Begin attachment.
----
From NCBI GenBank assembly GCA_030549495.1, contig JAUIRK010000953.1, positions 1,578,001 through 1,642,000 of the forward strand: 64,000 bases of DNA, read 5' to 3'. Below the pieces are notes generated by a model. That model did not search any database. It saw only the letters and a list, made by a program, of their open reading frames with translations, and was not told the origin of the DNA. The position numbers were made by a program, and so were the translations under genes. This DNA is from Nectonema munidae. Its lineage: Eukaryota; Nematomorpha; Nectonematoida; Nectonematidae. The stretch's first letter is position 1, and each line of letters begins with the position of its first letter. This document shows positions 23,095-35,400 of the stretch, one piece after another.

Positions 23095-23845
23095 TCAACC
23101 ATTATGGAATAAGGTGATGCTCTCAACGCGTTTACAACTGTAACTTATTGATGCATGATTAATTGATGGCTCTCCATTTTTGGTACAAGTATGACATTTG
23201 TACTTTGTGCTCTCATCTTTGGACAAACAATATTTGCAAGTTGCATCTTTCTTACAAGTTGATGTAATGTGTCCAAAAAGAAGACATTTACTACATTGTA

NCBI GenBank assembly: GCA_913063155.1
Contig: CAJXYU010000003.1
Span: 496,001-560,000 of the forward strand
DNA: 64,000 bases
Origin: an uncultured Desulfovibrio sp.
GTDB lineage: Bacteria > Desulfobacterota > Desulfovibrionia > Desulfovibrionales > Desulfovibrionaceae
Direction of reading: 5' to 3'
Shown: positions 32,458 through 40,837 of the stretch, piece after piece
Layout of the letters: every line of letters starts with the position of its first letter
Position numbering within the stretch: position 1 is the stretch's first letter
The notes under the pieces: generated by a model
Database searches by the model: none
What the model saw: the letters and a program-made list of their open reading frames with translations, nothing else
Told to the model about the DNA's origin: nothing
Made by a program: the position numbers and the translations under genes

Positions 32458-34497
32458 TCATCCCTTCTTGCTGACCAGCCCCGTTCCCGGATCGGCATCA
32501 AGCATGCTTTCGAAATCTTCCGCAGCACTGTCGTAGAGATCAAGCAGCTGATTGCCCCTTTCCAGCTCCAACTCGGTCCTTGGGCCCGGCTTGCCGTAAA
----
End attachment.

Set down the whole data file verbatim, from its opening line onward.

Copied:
From NCBI GenBank assembly GCA_030549495.1, contig JAUIRK010000953.1, positions 1,578,001 through 1,642,000 of the forward strand: 64,000 bases of DNA, read 5' to 3'. Below the pieces are notes generated by a model. That model did not search any database. It saw only the letters and a list, made by a program, of their open reading frames with translations, and was not told the origin of the DNA. The position numbers were made by a program, and so were the translations under genes. This DNA is from Nectonema munidae. Its lineage: Eukaryota; Nematomorpha; Nectonematoida; Nectonematidae. The stretch's first letter is position 1, and each line of letters begins with the position of its first letter. This document shows positions 23,095-35,400 of the stretch, one piece after another.

Positions 23095-23845
23095 TCAACC
23101 ATTATGGAATAAGGTGATGCTCTCAACGCGTTTACAACTGTAACTTATTGATGCATGATTAATTGATGGCTCTCCATTTTTGGTACAAGTATGACATTTG
23201 TACTTTGTGCTCTCATCTTTGGACAAACAATATTTGCAAGTTGCATCTTTCTTACAAGTTGATGTAATGTGTCCAAAAAGAAGACATTTACTACATTGTA

NCBI GenBank assembly: GCA_913063155.1
Contig: CAJXYU010000003.1
Span: 496,001-560,000 of the forward strand
DNA: 64,000 bases
Origin: an uncultured Desulfovibrio sp.
GTDB lineage: Bacteria > Desulfobacterota > Desulfovibrionia > Desulfovibrionales > Desulfovibrionaceae
Direction of reading: 5' to 3'
Shown: positions 32,458 through 40,837 of the stretch, piece after piece
Layout of the letters: every line of letters starts with the position of its first letter
Position numbering within the stretch: position 1 is the stretch's first letter
The notes under the pieces: generated by a model
Database searches by the model: none
What the model saw: the letters and a program-made list of their open reading frames with translations, nothing else
Told to the model about the DNA's origin: nothing
Made by a program: the position numbers and the translations under genes

Positions 32458-34497
32458 TCATCCCTTCTTGCTGACCAGCCCCGTTCCCGGATCGGCATCA
32501 AGCATGCTTTCGAAATCTTCCGCAGCACTGTCGTAGAGATCAAGCAGCTGATTGCCCCTTTCCAGCTCCAACTCGGTCCTTGGGCCCGGCTTGCCGTAAA